Two northwestern Ontario First Nation communities are exploring the idea of restoring ferry service to haul wood to a potential forest products operation.
Beginning back in September, Lac Seul and Slate Falls First Nations, with their industry partners in tow, began studying the economics of moving Crown wood from harvesting sites, across the actual lake of Lac Seul, to a possible value-added mill.
Steering the study is the Obishikokaang Resources Corporation (ORC), a forest management company owned and operated by Lac Seul First Nation that oversees the Lac Seul Forest, which lies within their traditional territory.
Bert Hennessey, the corporation's general manager, said the study is an extension of the conversations they frequently have with their industry partners, namely Domtar, Resolute Forest Products and Weyerhaeuser, where often "ideas get kicked around."
The areas of focus are in value-added wood processing, cost reductions in transporting fibre, a merchandizing yard and creating jobs for community members.
The study received $160,000 in federal funding from the Strategic Partnerships Initiative, a program that encourages Aboriginal participation in industries like forestry, mining, energy, agriculture, and fishing.
Domtar committed $5,000, plus in-kind work for this initiative.
Hennessey recently came back from a trip to FP Innovations' head office in Quebec brimming with ideas and motivation.
Resolute Forest Products made arrangements for him to view the federal research agency's wood tech complex and take part in field tours of the value-added plants in the Quebec City area.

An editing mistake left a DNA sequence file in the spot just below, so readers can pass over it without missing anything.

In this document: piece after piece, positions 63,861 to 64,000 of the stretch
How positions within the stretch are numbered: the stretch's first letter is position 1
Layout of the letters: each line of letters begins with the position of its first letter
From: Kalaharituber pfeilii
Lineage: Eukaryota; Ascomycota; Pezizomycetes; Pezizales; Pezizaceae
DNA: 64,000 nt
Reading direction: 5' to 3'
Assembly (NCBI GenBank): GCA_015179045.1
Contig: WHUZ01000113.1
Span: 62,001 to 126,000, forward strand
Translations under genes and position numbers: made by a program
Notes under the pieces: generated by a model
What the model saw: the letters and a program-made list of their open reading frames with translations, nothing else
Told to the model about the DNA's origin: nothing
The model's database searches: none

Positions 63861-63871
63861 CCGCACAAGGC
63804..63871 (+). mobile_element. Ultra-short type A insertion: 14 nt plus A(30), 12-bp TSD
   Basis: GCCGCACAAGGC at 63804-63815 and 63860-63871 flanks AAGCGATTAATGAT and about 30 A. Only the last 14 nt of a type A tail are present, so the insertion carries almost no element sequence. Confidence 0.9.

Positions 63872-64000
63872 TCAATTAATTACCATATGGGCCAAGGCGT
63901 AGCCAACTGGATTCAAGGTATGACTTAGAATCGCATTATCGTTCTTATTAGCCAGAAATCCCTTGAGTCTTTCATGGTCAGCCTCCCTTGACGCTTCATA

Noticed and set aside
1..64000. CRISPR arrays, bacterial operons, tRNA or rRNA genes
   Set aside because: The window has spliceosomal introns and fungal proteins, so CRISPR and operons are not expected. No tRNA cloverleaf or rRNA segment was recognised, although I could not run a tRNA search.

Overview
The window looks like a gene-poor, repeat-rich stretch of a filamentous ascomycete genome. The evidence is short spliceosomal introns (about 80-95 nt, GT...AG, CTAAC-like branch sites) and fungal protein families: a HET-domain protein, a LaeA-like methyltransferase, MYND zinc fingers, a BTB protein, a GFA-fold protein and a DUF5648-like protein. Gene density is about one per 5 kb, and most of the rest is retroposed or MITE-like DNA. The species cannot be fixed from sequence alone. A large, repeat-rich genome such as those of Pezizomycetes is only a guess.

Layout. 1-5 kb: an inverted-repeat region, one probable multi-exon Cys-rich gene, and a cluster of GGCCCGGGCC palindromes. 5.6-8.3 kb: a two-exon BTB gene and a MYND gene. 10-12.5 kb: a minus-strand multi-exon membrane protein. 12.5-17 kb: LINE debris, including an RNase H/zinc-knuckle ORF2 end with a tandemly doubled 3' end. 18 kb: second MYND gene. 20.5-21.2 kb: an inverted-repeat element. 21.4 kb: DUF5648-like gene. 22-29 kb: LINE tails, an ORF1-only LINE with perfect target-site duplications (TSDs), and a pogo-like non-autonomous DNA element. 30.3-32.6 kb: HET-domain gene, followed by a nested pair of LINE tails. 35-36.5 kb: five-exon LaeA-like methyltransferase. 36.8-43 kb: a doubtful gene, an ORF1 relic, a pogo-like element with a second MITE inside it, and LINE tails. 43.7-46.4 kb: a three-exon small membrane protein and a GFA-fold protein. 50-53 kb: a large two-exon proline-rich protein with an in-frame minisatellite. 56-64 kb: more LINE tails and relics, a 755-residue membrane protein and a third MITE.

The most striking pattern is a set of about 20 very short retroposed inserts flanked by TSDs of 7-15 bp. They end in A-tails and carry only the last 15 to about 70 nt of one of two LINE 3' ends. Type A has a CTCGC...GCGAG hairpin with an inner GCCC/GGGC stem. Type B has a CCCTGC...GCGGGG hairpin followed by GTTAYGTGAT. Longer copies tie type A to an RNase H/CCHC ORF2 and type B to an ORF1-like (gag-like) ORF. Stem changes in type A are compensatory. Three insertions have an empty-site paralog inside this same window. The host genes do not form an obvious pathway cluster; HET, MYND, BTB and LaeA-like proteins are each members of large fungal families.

"It was perfect for us," he said. "We've got great connections from that trip."
Hennessey said they're examining the economics of making trusses and specialty wood sidings for the local homebuilding market, mentioning Slate Falls and some of the more northerly communities where the cost of building materials are exorbitant.
"Down the road, as it scales up, maybe the market will expand to Kenora, but the idea is to stay regional."
Without getting into specifics, Hennessey said such a value-added mill could be attached to an energy and heating plant that would burn wood waste.
And one of the cheapest ways to haul that Waste--which is usually burned in roadside piles at the harvest sites--would be to a mill located at Lac Seul First Nation is by ferry.
The crescent shape of the actual lake of Lac Seul is 240 kilometres long and splits the forest management unit in half.